laparoscopic cholecystectomy for any indication (82).
Rationale
• Laparoscopic cholecystectomy carries risk for postoperative complications; these risks are higher in
patients having the procedure for acute cholecystitis.
• The surgeon should watch for signs and symptoms of biliary-tract complications and wound
infections.
Comments
• The surgeon should determine the postoperative follow-up schedule.
7.2 Re-evaluate patients who have had cholecystostomy or medical
management.
Recommendations
• In consultation with a surgeon, re-evaluate patients with acute cholecystitis who have had:
Cholecystostomy or medical therapy alone for subsequent cholecystectomy
Medical therapy with UDCA to dissolve remaining symptomatic gallstones
ERCP with or without sphincterotomy to remove a retained bile-duct stone
• Ask about recurrent symptoms of right upper quadrant pain and biliary colic, fever, and jaundice.
Evidence
• A prospective, randomized trial compared early cholecystectomy with delayed cholecystectomy in
patients with acute cholecystitis. In the delayed group, 13% of patients required emergent surgery
within 90 days owing to cholangitis, empyema, or peritonitis. Another 15% of patients developed
acute recurrent symptoms within the 90-day period (54).
• A retrospective study showed that 61.5% of patients with acute calculous cholecystitis who were
temporized with a cholecystostomy tube were able to have subsequent elective cholecystectomy.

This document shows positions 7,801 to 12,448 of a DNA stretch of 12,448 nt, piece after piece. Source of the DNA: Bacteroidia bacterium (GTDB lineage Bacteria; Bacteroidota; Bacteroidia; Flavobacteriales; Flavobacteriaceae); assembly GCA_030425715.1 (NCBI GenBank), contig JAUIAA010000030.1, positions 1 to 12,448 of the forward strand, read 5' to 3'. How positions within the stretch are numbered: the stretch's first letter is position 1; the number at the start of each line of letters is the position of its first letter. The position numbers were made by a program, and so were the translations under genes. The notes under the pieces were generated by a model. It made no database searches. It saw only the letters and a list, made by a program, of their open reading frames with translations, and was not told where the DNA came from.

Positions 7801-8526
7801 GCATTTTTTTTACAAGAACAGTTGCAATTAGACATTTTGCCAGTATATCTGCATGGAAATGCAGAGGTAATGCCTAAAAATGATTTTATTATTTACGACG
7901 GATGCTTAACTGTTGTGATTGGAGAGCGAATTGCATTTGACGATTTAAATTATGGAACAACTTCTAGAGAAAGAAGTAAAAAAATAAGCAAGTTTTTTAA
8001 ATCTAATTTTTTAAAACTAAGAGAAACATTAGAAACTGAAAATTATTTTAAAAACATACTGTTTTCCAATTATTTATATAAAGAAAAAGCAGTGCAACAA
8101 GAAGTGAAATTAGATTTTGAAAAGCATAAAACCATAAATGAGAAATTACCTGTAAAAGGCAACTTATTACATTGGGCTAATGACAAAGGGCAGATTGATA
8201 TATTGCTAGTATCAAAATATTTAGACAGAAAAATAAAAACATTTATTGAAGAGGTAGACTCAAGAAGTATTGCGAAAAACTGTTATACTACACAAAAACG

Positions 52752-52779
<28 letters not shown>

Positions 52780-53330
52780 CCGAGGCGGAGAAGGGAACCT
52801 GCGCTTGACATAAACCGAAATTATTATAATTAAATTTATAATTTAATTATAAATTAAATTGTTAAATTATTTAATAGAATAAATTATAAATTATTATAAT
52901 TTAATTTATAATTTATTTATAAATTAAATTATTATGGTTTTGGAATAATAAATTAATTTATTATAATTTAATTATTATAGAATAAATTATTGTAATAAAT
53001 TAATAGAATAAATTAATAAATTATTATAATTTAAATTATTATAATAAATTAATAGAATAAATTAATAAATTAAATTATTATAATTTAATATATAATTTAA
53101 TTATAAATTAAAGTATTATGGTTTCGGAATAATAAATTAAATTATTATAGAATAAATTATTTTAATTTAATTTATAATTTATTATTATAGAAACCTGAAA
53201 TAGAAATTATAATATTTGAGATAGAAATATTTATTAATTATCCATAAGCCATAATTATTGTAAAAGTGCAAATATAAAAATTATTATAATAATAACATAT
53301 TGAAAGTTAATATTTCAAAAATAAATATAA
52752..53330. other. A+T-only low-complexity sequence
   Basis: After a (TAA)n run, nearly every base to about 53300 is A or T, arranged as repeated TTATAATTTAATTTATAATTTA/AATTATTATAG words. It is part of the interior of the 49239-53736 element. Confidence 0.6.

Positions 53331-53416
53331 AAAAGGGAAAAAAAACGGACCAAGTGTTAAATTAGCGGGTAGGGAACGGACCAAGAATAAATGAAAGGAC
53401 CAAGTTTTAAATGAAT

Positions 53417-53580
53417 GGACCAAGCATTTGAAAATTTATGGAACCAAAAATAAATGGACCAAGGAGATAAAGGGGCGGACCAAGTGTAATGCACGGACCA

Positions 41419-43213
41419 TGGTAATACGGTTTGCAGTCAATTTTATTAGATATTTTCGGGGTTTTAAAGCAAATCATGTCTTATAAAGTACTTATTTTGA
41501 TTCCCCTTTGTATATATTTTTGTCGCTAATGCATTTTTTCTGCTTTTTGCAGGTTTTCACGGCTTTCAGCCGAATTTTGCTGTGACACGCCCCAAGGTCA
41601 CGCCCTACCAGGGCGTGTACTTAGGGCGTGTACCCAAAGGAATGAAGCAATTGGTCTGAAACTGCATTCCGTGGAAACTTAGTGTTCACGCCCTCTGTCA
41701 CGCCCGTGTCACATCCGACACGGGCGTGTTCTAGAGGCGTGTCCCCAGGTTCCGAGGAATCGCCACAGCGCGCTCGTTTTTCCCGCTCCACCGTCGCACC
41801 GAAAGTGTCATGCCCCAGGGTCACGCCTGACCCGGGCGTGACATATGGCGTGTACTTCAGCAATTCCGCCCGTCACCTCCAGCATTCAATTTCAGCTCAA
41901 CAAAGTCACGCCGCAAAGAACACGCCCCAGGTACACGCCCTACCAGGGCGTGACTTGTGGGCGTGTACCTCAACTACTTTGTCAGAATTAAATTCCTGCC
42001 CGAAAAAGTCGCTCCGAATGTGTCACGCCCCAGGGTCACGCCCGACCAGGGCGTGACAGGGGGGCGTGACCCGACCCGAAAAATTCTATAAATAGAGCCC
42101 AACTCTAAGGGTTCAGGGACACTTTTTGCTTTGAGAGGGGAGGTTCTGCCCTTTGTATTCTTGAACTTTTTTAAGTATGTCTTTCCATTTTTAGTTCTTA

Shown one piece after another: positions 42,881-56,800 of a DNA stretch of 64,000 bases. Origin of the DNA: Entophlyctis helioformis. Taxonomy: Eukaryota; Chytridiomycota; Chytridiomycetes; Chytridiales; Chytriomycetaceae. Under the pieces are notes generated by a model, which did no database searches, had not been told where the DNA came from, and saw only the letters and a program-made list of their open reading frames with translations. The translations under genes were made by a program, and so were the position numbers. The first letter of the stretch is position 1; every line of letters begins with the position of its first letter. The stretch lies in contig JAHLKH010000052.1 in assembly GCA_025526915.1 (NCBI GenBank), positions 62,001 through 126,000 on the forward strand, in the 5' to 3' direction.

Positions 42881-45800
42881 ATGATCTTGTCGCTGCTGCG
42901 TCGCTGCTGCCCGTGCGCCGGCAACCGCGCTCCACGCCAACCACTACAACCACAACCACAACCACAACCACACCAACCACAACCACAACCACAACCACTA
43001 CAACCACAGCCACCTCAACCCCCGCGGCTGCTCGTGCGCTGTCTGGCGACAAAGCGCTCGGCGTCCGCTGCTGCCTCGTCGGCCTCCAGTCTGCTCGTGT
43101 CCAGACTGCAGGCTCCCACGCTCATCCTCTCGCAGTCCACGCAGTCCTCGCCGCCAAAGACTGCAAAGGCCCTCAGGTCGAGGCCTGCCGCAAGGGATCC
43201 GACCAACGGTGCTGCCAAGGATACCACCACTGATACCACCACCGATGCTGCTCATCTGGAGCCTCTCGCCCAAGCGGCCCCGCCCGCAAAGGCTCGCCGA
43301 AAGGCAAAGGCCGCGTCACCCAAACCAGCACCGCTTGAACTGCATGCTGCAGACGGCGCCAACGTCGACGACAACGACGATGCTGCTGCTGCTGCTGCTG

Surgical morbidity was 12.5% with no mortalities (83).
Rationale
• Many patients treated conservatively for acute calculous cholecystitis will have recurrent significant
complications.
PIER is copyrighted ©2013 by the American College of Physicians. 190 N. Independence Mall West, Philadelphia, PA 19106, USA.
Page 17 of 32
Acute Cholecystitis
• Cholecystectomy provides definitive therapy.
Comments
• Extremely poor-risk surgical candidates can be maintained with a permanent cholecystostomy
drainage tube.
PIER is copyrighted ©2013 by the American College of Physicians. 190 N. Independence Mall West, Philadelphia, PA 19106, USA.
Page 18 of 32
Acute Cholecystitis
Top
References
1. May GR, Sutherland LR, Shaffer EA. Efficacy of bile acid therapy for gallstone dissolution: a meta-analysis of randomized trials.
Aliment Pharmacol Ther. 1993;7:139-48. (PMID: 8485266)
2. Erlinger S, Le Go A, Husson JM, Fevery J. Franco-Belgian cooperative study of ursodeoxycholic acid in the medical dissolution of
gallstones: a double-blind, randomized, dose-response study, and comparison with chenodeoxycholic acid. Hepatology.
1984;4:308-14. (PMID: 6706305)